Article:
Adoptive Families Who Need Support Are Finally Getting a Voice

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This month the Evan B. Donaldson Adoption Institute released a 98-page research study titled “Keeping the Promise: The Critical Need for Post-Adoption Services to Enable Children and Families to Succeed.” This report compiles the most exhaustive collection of post-adoption service information to date. Its thrust is to convince the adoption community to move its focus from being centered mostly around creating families through adoption, to balancing this with supporting these children and families after placements are made.

Mom Hugging Son

As a mother parenting two children with a history of trauma, I am quite familiar with the frightening gaps in post-adoptive care for families who are struggling. Our private insurance would not cover any of the attachment therapists in our state, leaving us floundering to get our child the specialized therapy she desperately needed. Emails arrive in my inbox weekly from parents who are frantically navigating their child's issues, while having no access to adequate therapy or support. I have friends who have had to choose between relinquishing their child to get long-term treatment and services, or have that child self injure or harm another family member leaving the parents responsible for the action.

It seems, though, that these struggling families have a voice for the very first time and there is some muscle behind the words. The organizations endorsing this study include some of the biggest names in adoption, including: the Dave Thomas Foundation for Adoption, Bethany Christian Services, the National Council for Adoption, the American Academy of Adoption Attorneys, the North American Council on Adoptable Children, and the Child Welfare League of America.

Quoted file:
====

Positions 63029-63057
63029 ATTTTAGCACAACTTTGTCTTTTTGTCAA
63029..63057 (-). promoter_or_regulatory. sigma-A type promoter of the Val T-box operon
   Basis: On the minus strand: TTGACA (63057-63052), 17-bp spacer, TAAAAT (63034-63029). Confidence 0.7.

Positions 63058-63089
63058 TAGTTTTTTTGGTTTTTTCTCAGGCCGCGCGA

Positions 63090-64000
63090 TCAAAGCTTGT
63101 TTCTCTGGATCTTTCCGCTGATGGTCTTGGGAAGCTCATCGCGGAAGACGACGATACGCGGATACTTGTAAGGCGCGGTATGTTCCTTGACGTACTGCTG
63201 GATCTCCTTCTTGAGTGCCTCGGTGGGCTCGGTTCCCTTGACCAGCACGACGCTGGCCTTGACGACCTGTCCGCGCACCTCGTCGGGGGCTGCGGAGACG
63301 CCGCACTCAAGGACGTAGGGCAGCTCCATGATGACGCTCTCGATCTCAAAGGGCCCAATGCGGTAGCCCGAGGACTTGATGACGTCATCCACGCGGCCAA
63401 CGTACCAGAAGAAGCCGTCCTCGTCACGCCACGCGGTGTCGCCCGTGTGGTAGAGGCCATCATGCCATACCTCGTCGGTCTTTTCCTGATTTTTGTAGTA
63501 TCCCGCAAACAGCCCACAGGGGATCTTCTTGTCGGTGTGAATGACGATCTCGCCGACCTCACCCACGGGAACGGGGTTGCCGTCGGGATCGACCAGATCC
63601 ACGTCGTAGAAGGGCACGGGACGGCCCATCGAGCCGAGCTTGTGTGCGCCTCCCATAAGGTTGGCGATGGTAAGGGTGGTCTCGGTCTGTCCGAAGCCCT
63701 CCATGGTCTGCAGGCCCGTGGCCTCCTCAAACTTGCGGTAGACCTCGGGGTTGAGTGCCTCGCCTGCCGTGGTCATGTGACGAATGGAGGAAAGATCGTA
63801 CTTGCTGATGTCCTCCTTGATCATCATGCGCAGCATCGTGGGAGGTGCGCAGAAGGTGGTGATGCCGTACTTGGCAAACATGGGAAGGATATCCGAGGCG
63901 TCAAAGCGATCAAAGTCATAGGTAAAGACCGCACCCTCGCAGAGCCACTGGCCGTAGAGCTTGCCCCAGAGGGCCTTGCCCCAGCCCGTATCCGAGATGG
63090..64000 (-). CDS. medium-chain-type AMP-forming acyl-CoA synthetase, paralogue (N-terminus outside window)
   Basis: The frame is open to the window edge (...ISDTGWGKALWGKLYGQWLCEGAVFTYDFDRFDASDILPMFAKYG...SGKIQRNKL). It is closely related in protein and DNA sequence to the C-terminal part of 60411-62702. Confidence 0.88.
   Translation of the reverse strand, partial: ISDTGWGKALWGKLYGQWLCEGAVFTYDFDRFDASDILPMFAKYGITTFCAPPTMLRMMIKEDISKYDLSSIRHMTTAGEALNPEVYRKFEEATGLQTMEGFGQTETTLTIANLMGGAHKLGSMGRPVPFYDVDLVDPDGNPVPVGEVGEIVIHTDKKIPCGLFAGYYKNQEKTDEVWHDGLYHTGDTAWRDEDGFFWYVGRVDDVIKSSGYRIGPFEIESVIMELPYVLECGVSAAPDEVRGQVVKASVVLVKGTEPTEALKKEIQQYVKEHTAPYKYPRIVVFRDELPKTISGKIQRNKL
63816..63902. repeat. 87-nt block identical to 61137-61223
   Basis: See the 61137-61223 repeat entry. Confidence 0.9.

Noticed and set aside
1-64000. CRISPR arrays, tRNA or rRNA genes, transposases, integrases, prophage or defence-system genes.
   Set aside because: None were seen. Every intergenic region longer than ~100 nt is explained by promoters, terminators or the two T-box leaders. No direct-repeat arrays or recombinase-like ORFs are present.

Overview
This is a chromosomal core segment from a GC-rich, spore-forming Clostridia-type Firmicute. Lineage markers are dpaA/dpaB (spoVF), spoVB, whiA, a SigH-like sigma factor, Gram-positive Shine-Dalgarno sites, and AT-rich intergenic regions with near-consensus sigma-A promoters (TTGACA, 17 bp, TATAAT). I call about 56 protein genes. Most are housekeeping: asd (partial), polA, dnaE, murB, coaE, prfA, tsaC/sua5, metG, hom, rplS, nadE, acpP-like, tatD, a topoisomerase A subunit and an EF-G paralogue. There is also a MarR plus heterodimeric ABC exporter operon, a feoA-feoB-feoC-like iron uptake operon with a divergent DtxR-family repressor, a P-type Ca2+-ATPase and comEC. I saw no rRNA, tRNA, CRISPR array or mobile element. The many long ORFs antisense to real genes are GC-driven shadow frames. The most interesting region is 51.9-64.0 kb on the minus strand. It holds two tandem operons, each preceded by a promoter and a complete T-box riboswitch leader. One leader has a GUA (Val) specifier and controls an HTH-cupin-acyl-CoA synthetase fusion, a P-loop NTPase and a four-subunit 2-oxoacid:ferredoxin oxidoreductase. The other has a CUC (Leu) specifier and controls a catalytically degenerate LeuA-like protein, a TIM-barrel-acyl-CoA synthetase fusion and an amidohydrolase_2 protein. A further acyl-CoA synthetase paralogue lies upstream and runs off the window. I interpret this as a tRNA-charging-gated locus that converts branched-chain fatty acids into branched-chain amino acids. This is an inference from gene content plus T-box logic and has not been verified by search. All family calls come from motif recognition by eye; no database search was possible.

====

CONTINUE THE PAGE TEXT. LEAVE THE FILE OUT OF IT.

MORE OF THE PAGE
The report states that most adoptive children from a history of early deprivation or maltreatment are at a higher risk for developmental, physical, psychological, emotional and/or behavioral challenges. The types of layers and trauma which exists in these children are not only misunderstood by the parents, but typically by the other professionals in their lives: teachers, school personnel, pediatricians and others. The research also indicated that most mental health professions have not received adequate training to meet these specific needs of these children.

“What it means is that these children live with the emotional, psychological and developmental consequences of having been abused, neglected or institutionalized before they were adopted,” said Adam Pertman, Executive Director of the Adoption Institute. “The good news is that most of them, and their families, are doing just fine; the bad news is that the ones who need help too often aren’t getting it.”